In February, following the decision by An Bord Pleanála to refuse planning permission for the long planned National Children’s Hospital on the site of the Mater Hospital in Dublin, Reilly told an Oireachtas Committee: “We shall sit down and examine the decision…with great urgency and immediacy”. Seven months on and we are no closer to knowing just where the hospital is going to be built and when construction will begin.
Granted this is a fiasco that is leftover from the previous government but Reilly is sure to come under growing pressure in the months to come unless a decision is made as to just when and exactly where the much needed hospital is going to be built.
Reilly became the first cabinet minister to ever have his name published on the defaulters’ list in Stubbs Gazette in July. It caused some considerable embarrassment for the Minister who was forced to make a statement to the Dáil which many feel did not sufficiently address the issues raised by the publication of his name in the Gazette for his involvement in a nursing home in Carrick-on-Suir.
And it was that very home in Tipperary that was the subject of a critical report from the Health Information and Quality Authority in June.
In April of 2011, it was revealed that Reilly and his wife are the recepients of tax breaks for the upkeep of their 13-bedroom mansion in Moneygall, Co Offaly. Of course there is nothing at all wrong with this but it is unlikely to sit well with those who are on the receiving end of the health cuts to see the Minister responsible for overseeing them living in such a place and benefiting financially from it.
In addition to this, Reilly was one of a number of Fine Gael ministers who met with Michael Lowry, the controversial TD who was the subject of adverse findings in the Moriarty Tribunal report. Reilly defended the meeting as being in the interests of democracy but that did not stop a few raised eyebrows about his and his party’s continued relationship with a TD it ousted in the 90s.
By now you can probably see a theme developing when it comes to the Minister and explaining why he is under pressure.
Reilly has in various quarters been criticised for failing to communicate the changes he is implementing and plans to implement to the rest of the government and to the general public.
The resignation of Cathal Magee was significant enough without the accompanying fiasco of ministers in his own department only finding out through the media. Added to that why was the issue of the potential overspend of €500 million kept from government until it too emerged in the media?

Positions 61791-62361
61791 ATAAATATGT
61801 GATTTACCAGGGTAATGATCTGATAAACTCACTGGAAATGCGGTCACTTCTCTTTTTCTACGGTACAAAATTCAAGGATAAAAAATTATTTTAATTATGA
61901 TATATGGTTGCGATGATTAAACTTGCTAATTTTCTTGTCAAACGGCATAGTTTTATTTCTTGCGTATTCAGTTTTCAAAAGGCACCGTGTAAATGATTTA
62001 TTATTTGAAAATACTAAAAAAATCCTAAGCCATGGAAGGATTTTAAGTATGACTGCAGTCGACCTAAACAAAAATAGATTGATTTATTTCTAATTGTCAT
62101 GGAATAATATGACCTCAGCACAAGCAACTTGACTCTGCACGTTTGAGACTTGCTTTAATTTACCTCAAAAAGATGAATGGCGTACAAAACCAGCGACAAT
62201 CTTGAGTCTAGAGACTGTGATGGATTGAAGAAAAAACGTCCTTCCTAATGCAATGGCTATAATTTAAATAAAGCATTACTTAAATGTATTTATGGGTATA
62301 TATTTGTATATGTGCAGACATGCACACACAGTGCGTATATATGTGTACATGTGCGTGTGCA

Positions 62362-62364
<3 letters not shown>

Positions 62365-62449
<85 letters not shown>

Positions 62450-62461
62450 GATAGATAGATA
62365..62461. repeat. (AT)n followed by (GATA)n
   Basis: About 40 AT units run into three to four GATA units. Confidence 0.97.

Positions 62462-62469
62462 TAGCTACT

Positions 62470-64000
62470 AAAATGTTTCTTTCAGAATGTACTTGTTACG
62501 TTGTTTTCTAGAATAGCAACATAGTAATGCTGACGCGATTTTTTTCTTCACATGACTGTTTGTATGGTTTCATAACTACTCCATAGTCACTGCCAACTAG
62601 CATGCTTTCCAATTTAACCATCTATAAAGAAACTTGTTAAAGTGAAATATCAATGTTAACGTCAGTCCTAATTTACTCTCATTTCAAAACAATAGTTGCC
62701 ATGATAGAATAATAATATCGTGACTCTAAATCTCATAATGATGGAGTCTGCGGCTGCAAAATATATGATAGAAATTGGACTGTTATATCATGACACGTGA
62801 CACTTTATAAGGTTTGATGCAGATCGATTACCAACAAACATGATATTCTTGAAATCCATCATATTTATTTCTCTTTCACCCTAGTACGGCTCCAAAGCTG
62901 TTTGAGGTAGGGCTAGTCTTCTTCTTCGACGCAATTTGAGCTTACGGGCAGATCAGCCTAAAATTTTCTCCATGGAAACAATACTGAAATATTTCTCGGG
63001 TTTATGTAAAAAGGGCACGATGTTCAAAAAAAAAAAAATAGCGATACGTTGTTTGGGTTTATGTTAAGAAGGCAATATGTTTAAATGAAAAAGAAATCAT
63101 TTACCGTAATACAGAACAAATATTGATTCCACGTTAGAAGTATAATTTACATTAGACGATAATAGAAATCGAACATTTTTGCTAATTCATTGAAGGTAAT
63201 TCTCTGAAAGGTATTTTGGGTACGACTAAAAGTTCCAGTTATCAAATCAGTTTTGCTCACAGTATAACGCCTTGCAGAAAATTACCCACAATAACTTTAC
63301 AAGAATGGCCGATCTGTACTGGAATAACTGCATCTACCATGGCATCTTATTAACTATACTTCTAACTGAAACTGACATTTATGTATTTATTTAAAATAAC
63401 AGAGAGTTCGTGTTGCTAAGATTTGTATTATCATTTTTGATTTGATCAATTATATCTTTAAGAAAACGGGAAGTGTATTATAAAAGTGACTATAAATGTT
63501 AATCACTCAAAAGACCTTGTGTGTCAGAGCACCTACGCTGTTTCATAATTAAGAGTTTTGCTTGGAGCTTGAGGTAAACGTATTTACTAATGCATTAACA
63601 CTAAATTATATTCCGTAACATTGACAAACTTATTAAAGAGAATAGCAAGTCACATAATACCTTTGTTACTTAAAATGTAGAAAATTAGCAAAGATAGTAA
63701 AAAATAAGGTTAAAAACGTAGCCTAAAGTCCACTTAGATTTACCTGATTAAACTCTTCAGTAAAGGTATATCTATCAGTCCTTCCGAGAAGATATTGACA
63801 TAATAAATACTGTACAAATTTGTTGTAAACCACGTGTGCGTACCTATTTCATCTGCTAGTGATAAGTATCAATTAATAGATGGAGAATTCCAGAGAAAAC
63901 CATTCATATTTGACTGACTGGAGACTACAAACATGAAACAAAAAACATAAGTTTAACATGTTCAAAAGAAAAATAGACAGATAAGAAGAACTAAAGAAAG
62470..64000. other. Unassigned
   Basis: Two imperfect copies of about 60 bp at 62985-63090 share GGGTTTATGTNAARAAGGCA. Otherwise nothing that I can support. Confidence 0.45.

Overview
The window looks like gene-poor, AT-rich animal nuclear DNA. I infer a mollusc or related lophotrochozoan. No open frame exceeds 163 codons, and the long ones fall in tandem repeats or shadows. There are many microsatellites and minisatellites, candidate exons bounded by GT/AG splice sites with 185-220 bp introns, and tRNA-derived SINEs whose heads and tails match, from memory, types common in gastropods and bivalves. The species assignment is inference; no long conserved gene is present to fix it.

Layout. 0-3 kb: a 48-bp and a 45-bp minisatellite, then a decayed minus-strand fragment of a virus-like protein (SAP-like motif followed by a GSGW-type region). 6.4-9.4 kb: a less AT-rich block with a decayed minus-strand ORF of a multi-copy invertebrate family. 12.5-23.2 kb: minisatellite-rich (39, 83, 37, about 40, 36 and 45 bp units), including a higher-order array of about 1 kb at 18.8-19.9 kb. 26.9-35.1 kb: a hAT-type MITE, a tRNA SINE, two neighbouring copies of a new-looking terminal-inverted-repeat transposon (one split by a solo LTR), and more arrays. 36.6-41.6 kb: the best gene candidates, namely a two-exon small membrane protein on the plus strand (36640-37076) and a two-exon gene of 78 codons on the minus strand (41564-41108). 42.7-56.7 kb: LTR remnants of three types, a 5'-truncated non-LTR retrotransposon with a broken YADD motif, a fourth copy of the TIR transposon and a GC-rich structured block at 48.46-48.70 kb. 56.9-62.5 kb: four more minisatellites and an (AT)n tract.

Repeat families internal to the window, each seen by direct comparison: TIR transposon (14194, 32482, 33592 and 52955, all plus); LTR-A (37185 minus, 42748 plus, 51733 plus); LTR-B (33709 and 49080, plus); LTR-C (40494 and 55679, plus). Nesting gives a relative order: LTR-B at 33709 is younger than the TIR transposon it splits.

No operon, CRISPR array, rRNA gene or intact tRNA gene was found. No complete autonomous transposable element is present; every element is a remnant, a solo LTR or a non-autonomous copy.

And it is clear that was little in terms of communication about the €130 million in HSE cuts announced last week beyond an email a few hours beforehand, according to fellow Fine Gael minister Lucinda Creighton in the Irish Times today.
Last, but by no means least, Reilly has been praised in some quarters for his acknowledgement that the government needs to legislate for the landmark Supreme Court X case. But that has not stopped criticism from within his own party for appearing to set out his agenda on the issue without first consulting the views of those within Fine Gael who are vehemently opposed to legislating for abortion in Ireland in any way.
It’s clear communication is an issue for the Minister.
What’s going to happen…
There were no major developments from today’s cabinet meeting to indicate that Reilly’s position is in jeopardy, added to that a number of Labour backbenchers who raised concerns about the Minister over the weekend have since softened the tone of their rhetoric.
Reilly will survive the obvious embarrassment that will be cause by the tabling of motions of no confidence by opposition parties. But how he will resolve the ongoing financial problems in the HSE and deal with the considerable opposition the forthcoming budget cuts in the health sector are likely to create is more difficult to determine.
And while dealing with all of this what impact will it have on his long held ambition to reform the delivery of health services in Ireland by creating Universal Health Insurance?
It’s little wonder that one former health minister, Brian Cowen, once referred to the Department of Health as ‘Angola’ because it is full of unexploded mines.